Atlantic Bonito on a Fly

Fly fishing isn’t about the fish. Instead, it is about the fly fisherman’s journey to the fish. People pick up a fly rod to challenge themselves and enjoy the soul-strumming poetry of the process.

Of all the fish fly fishermen pursue, the Atlantic bonito is one of the most challenging. The average fisherman catches the silvery fish with deep-diving crankbaits and an outboard motor. But hours of trolling may result in only a few hookups and even fewer bonitos in the freezer.

Catching them from the surf adds a layer of difficulty most fishermen don’t even attempt. Even fewer, yet more intrepid fishermen, pursue them with a fly rod. When successful, these adventurers achieve much more than endless bragging rights. For the rest of their lives, they know they have what it takes to conquer anything the salty sapphire depths throw at them.

Keep reading to find out more about Atlantic bonito on a fly.

All About Atlantic Bonito

Atlantic bonito are typically overlooked as they resemble other members of the mackerel family but are inferior in size. The average bonito will only grow to about twelve pounds, but the rare bonito will grow larger; one caught in the Azores Islands weighed eighteen pounds!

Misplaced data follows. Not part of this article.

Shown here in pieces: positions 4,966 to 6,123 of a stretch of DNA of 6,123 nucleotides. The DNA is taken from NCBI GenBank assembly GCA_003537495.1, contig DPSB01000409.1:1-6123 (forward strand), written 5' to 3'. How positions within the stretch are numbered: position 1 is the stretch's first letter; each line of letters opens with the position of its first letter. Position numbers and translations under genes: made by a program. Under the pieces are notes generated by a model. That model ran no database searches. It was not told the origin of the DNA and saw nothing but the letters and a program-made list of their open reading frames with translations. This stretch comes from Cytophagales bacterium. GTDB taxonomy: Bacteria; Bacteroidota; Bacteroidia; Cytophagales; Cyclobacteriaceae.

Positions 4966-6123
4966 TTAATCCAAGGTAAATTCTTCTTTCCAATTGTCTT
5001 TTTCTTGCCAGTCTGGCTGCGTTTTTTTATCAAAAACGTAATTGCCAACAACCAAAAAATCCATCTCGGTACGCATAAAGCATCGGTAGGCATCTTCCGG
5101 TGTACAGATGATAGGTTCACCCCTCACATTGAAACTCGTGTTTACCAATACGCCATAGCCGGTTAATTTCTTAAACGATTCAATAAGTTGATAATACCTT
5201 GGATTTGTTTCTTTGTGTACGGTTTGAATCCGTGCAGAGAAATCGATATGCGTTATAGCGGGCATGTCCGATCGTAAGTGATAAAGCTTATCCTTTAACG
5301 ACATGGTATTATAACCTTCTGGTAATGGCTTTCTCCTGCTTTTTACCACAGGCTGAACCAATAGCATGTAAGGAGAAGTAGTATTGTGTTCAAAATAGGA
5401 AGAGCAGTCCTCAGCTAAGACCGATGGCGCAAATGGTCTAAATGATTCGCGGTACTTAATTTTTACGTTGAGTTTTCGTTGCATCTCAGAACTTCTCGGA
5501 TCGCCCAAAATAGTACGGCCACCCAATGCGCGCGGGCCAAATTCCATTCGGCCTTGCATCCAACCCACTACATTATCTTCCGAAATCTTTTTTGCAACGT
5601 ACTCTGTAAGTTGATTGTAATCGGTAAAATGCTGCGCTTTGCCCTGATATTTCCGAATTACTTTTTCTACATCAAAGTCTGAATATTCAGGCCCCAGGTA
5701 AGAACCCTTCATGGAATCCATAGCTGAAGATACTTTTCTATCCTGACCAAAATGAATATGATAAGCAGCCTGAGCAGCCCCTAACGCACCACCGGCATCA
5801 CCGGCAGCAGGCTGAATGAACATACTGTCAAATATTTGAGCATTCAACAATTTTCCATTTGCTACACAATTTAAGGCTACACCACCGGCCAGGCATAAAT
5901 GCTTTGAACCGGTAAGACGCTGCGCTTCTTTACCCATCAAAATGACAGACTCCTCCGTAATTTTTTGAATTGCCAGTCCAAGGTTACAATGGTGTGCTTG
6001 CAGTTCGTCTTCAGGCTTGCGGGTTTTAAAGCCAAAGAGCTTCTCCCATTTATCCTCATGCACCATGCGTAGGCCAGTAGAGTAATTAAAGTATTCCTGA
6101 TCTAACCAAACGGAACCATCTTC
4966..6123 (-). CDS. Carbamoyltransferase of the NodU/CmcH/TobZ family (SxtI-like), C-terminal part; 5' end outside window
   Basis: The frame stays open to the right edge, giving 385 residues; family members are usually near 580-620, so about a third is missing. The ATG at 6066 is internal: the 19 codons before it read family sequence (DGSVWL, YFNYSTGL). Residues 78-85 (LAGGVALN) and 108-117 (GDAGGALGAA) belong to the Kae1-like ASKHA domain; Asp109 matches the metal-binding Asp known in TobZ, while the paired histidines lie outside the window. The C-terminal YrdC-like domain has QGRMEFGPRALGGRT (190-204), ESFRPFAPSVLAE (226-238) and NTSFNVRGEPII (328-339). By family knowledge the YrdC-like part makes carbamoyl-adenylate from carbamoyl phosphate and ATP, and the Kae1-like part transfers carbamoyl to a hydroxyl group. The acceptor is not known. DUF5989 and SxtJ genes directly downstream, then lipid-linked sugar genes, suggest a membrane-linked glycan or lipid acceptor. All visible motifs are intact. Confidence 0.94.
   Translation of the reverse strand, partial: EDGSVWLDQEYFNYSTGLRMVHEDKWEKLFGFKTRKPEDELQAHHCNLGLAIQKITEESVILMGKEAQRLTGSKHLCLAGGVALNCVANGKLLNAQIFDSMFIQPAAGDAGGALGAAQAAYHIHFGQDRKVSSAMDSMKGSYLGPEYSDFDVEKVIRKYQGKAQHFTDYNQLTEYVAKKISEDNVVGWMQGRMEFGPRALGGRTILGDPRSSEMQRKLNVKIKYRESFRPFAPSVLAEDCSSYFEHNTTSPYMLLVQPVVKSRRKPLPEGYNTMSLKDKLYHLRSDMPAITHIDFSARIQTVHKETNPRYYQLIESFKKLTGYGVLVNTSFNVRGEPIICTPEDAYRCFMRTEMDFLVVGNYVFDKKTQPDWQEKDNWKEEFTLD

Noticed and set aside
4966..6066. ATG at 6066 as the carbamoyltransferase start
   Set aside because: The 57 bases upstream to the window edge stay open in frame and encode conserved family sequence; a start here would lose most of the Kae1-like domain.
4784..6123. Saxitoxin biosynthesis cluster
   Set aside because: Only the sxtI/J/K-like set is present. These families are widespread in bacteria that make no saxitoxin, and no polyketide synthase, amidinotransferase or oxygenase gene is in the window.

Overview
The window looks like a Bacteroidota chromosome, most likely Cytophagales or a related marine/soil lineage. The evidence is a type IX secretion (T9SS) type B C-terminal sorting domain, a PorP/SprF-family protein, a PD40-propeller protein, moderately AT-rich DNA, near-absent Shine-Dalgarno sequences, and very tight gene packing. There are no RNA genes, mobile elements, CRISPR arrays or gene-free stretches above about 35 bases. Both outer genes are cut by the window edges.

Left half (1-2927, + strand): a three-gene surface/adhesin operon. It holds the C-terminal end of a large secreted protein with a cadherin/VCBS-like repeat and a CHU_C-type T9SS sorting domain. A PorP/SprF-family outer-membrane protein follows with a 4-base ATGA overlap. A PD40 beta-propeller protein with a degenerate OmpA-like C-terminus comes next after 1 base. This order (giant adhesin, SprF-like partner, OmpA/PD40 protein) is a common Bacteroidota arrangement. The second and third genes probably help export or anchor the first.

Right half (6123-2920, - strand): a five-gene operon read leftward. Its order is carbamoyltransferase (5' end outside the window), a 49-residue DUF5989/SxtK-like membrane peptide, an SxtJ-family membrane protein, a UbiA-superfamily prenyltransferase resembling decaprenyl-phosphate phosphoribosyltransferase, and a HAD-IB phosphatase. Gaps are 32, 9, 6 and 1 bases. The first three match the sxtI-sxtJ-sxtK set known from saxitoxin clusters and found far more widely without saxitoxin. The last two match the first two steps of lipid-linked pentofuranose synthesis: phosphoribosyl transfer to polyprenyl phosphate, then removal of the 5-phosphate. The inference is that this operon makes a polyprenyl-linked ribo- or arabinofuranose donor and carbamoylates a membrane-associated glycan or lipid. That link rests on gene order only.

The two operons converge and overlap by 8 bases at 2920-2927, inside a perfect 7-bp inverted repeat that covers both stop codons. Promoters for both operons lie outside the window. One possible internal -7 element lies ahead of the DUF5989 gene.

As a member of the mackerel family, the Atlantic bonito shares many of the same physical features as the Spanish or King Mackerel. They sport a wavy lateral line that proceeds from their gill plate and is crossed by several horizontal stripes. With its pointed snout, pronounced dorsal fin, and torpedo-like body, the Atlantic bonito is a beautiful fish to behold.

However, their inferior size has resulted in an unwarranted lack of interest in pursuing the bonito by commercial fishermen, but this has not prevented them from being caught in mass. Since they typically feed on the same squid and baitfish as tuna, they are often bycaught in commercial fishing nets.

Though commercial fisherman views bonito as a nuisance, fly fishermen see them as trophy. Bonito are fast and furious in everything they do. They waste no time in schooling and feeding as soon as they hatch. This leads them to a rapid growth cycle of two to three years. As they mature, their growing levels off, but that does not stop them from feeding at the same pace.

Where to Find Atlantic Bonito

Typically, Atlantic bonito are suspended in medium depths, avoiding the bottom and only breaching the surface in pursuit of prey. For most of the year, they traverse the ocean, following squid and other important bait species across the oceans.